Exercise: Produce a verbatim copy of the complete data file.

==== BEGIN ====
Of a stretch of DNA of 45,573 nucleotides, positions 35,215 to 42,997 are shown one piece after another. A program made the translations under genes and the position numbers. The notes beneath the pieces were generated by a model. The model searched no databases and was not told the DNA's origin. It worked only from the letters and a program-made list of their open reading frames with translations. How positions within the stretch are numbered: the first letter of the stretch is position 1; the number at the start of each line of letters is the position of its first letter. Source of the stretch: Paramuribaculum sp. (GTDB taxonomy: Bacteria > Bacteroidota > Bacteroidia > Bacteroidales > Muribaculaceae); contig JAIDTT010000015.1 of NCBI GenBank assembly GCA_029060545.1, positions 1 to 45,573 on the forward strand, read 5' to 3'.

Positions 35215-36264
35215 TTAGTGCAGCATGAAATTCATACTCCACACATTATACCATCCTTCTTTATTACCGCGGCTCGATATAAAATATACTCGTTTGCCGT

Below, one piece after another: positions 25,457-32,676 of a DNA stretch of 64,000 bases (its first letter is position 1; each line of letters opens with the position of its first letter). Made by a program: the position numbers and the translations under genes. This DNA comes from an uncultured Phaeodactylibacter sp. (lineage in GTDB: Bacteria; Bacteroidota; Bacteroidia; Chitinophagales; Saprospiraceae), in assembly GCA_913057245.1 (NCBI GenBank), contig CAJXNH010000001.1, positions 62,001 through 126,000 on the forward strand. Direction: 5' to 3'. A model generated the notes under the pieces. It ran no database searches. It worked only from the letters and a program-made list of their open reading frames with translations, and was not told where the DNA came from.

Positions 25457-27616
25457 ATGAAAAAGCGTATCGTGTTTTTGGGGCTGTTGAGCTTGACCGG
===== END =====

Of a stretch of DNA of 45,573 nucleotides, positions 35,215 to 42,997 are shown one piece after another. A program made the translations under genes and the position numbers. The notes beneath the pieces were generated by a model. The model searched no databases and was not told the DNA's origin. It worked only from the letters and a program-made list of their open reading frames with translations. How positions within the stretch are numbered: the first letter of the stretch is position 1; the number at the start of each line of letters is the position of its first letter. Source of the stretch: Paramuribaculum sp. (GTDB taxonomy: Bacteria > Bacteroidota > Bacteroidia > Bacteroidales > Muribaculaceae); contig JAIDTT010000015.1 of NCBI GenBank assembly GCA_029060545.1, positions 1 to 45,573 on the forward strand, read 5' to 3'.

Positions 35215-36264
35215 TTAGTGCAGCATGAAATTCATACTCCACACATTATACCATCCTTCTTTATTACCGCGGCTCGATATAAAATATACTCGTTTGCCGT

Below, one piece after another: positions 25,457-32,676 of a DNA stretch of 64,000 bases (its first letter is position 1; each line of letters opens with the position of its first letter). Made by a program: the position numbers and the translations under genes. This DNA comes from an uncultured Phaeodactylibacter sp. (lineage in GTDB: Bacteria; Bacteroidota; Bacteroidia; Chitinophagales; Saprospiraceae), in assembly GCA_913057245.1 (NCBI GenBank), contig CAJXNH010000001.1, positions 62,001 through 126,000 on the forward strand. Direction: 5' to 3'. A model generated the notes under the pieces. It ran no database searches. It worked only from the letters and a program-made list of their open reading frames with translations, and was not told where the DNA came from.

Positions 25457-27616
25457 ATGAAAAAGCGTATCGTGTTTTTGGGGCTGTTGAGCTTGACCGG